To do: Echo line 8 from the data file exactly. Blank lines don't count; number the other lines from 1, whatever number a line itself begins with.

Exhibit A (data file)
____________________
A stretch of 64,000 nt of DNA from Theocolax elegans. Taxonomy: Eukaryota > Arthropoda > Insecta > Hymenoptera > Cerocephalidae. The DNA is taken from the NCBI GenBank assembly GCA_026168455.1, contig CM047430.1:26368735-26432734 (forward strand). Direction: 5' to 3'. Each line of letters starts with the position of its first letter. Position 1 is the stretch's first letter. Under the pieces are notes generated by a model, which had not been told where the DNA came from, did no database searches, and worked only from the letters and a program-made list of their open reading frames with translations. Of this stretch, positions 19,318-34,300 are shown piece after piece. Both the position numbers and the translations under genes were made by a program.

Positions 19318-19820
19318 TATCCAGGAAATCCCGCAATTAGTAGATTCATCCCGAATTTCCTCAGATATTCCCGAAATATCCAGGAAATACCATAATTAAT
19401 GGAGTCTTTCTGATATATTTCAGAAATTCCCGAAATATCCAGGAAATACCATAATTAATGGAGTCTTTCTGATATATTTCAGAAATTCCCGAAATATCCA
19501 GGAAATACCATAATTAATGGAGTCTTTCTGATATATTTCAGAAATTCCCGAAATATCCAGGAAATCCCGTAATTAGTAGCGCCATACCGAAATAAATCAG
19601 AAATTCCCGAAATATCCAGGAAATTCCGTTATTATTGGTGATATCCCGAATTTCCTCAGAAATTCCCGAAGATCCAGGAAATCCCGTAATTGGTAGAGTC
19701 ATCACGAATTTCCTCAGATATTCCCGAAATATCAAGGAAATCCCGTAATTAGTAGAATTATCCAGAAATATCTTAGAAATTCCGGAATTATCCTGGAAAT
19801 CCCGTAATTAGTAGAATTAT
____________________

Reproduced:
19801 CCCGTAATTAGTAGAATTAT